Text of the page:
Diet and drinking.
I keep myself well stocked with seltzer, either with a full tank in the soda maker or a full 12 pack in the fridge. I make a ritual out of pouring it into a glass and adding fresh lemon, ice and non sugary juice if I am feeling fancy. I know that when I am out, I order a soda with a splash of cran and a lime. I was already eating relatively well, but drunken nights often used to lead to late night junk food binging, laziness, and a lack of concern about my body. I gained 50 pounds in the last few years and continue to struggle with that and ongoing body image issues I was born into. I try to cook a healthy dinner most every night, which is quite a thing sometimes, but it's an important thing, and my skills and creativity constantly improve. Actual diets to lose weight or change my habits drastically tend to make me obsessive and overwhelmed, so I have learned to not be tempted by their promises. I am strictly vegetarian, I read labels and educate myself, and I try to eat whole foods as much as possible, and I think that's the best possible scenario for me. 

This is an imperative part of my self care and growth. I have always enjoyed it, but have never stuck with a routine for very long. In rehab, we had a free yoga and meditation class once a week, and it helped me to remember that I really like it (and once a week is not nearly enough). I came home and committed to spending the time and money on a local yoga studio. I don't always go as often as I would like, and the cost adds up, but lately I have been able to get 3 classes on a regular week and up to 5 or 6 when I am truly on my game. I'm hoping to find a balance at some point and still continue with the studio some, but get a home practice too. I have yet to meditate regularly, other than when I am falling asleep at night, but it is in my future goals as well. 

AA Meetings.
I go to one AA meeting every week. I love this group of people and I don't know that any other meeting is like this one, and I don't honestly care, because I feel like this is all I need. Tommy Rosen's book broke down the process of working the 12 steps and I will most likely give it a go sometime soon, but I haven't gone there yet. People who are way into the program will continue to insist that I get more involved, go to more meetings, devote myself to being of service, blah blah blah, but right now, it is a small piece of my pie.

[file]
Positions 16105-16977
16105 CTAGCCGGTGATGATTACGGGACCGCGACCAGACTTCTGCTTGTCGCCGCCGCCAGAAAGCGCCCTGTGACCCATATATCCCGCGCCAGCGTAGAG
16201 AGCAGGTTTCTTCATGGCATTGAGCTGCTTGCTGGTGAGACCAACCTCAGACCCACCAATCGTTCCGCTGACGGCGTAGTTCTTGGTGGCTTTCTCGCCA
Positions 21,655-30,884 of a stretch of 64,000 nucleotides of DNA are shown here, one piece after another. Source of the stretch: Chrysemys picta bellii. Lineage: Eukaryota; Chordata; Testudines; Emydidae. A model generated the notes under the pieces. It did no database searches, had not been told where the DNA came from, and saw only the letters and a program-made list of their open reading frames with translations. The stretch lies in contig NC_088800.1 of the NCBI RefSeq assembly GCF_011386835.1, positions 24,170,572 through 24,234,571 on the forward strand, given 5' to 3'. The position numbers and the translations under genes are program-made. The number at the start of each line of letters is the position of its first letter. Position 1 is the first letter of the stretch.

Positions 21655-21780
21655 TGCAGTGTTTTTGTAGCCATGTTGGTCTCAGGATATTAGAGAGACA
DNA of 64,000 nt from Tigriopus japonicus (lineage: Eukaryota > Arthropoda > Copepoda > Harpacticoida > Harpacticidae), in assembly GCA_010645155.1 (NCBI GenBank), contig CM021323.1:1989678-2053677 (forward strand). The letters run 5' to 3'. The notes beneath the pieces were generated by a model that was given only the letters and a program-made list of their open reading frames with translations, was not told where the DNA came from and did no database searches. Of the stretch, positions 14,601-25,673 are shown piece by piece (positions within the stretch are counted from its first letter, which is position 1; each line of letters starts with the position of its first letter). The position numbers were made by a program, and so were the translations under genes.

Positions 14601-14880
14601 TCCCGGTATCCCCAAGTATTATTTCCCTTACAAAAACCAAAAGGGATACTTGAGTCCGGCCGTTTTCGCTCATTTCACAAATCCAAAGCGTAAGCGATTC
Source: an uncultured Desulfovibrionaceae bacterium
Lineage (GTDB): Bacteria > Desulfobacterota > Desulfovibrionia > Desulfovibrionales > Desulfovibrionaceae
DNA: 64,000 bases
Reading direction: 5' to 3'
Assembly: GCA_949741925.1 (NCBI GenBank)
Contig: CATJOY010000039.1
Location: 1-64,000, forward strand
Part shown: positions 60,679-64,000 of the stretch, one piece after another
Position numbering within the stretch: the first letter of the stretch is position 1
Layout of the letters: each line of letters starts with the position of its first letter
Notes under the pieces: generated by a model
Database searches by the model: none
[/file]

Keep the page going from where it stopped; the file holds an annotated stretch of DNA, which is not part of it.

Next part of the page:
I have been in therapy for years, so this isn't a new thing. The catch phrase I hear a lot now is "dual diagnosis" - having an addiction paired with mental illness.  I no longer have access to benzodiazepine because of being in recovery, and that can be really hard for me. I do take an anti depressant that also helps with anxiety, but sometimes I have to really pull myself away from panic inducing situations and rely on safe tools I have learned to self soothe. Breathing techniques I have learned in yoga are indispensable, but I often just avoid being in places that I know are going to threaten my mental health. After a lot of reading, I suspect my depression/anxiety and PTSD are actually Bipolar II, but I no longer see a psychiatrist because I don't really like where that leads me. I had a drug/alcohol counselor before rehab and then another one when I came home. They were fine, but very clinical in their approach, and I didn't find either of them super helpful. But my regular therapist has been life saving.

More Self Care [editor's note: YAYYY!!!]: 
I am learning about taking care of myself ahead of everything and anything. I am a die hard codependent person. I become whatever I think will make the most people pleased with me. I don't know how to make choices about simple things like what music to listen to or what shirt to wear or what food I like. I participate in social things for the sake of making people believe I like the right things that will make me the most likable. This is all changing for me in sobriety, and it is both amazing and excruciating. I am REALLY emotional a lot. I want seclusion and independence a lot more than I ever have before, but I also want to fall back into the old me and be taken care of and not have to think for myself. But I have to do what serves me best before I can be a good friend, lover, sister, teacher, or anything. Being sober has been the best thing to happen in my forever healing process so far.

Re(Pro) #2: Olivia Pennelle

Next in the Recovery Profile aka Re(Pro) series is the wonderful, amazing, enthusiastically inspiring Olivia Pennelle.  You may know her as Liv of Liv's Recovery Kitchen, and she's making the digital recovery space a better place, one day at a time ;) 

xoxo, Laura

Name: Olivia Pennelle

Age: 36